Understanding how redfish adjust to changing colder conditions, and their movement pattern will help put you on more fish.
Story and photography Robert Sloan
A classic example of how redfish transition from the shallow flats to deeper water as falls turns into winter goes all the back to the 70’s when netters were working on wiping out the redfish populations along the Texas coast. Just prior to a front’s arrival the nets would be set out across the Army Hole at Port O’Connor. As the water temperature began to drop big schools of reds would move off nearby shallow flats to the deep and warmer water of the Army Hole. On more than one occasion I saw more nets loaded with enough reds to sink a boat.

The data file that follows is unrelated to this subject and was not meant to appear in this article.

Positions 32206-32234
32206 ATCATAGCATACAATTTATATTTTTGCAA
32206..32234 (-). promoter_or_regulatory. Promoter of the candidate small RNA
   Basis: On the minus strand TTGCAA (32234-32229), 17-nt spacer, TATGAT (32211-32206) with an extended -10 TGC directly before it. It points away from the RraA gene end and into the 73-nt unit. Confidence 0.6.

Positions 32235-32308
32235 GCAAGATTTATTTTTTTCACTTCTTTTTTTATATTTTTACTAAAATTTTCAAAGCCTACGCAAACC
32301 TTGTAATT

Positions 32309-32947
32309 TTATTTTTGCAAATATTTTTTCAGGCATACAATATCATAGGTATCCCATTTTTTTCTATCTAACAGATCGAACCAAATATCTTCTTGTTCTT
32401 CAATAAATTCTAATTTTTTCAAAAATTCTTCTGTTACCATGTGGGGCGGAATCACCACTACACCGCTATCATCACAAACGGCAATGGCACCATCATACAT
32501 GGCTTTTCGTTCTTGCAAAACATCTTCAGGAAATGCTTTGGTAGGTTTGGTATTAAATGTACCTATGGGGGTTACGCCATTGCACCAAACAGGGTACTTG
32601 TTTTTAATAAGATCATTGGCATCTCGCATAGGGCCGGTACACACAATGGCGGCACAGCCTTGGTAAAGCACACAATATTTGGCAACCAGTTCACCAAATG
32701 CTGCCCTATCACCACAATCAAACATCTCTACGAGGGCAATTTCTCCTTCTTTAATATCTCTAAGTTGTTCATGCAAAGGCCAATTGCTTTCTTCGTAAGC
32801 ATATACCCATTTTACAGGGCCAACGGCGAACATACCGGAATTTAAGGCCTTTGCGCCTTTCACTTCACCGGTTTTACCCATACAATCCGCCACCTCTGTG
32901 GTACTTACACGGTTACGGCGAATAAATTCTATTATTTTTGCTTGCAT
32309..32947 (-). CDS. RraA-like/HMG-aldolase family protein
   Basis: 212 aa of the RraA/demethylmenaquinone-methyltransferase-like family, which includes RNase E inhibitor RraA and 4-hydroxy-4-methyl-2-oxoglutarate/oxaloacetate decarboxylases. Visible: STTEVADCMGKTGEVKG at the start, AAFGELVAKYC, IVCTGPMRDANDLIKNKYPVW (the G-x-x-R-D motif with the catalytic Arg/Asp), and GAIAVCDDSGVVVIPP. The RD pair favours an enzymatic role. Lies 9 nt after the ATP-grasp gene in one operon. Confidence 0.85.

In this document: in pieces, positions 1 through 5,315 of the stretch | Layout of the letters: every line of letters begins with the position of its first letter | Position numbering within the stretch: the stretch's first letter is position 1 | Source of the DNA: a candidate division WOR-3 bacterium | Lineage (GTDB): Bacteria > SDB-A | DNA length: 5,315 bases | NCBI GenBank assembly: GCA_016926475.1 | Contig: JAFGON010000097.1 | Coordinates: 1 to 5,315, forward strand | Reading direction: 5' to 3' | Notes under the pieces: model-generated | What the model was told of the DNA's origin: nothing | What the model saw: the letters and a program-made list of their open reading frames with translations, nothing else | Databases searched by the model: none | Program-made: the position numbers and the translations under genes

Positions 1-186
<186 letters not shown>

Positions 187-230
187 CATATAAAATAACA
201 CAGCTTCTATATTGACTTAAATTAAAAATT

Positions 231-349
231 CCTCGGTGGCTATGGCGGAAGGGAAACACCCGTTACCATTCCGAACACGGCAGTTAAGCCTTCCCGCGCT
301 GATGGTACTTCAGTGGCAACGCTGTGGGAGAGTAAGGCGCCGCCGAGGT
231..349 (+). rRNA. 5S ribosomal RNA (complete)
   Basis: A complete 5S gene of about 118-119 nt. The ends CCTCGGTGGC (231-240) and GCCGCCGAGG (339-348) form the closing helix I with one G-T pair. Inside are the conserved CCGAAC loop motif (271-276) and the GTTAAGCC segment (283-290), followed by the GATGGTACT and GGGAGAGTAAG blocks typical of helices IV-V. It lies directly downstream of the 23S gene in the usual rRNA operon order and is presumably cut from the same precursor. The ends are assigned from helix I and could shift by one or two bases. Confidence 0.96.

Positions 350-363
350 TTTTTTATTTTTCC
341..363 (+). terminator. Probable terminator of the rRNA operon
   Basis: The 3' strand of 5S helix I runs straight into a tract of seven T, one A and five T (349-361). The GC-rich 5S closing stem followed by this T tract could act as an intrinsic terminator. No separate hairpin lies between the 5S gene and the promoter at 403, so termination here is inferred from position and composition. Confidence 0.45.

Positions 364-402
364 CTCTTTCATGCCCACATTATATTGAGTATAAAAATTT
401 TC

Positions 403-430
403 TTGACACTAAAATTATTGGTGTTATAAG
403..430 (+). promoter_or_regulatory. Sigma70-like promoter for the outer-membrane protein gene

That’s a fairly simple example of pretty much how the seasonal change works on reds. On warm and sunny days redfish will more than likely be on the shallow flats feeding on small crabs and mullet. Some of the best fishing of the year will be for reds on the flats from Port O’Connor southward to Rockport, and on down to the Lower Laguna Madre.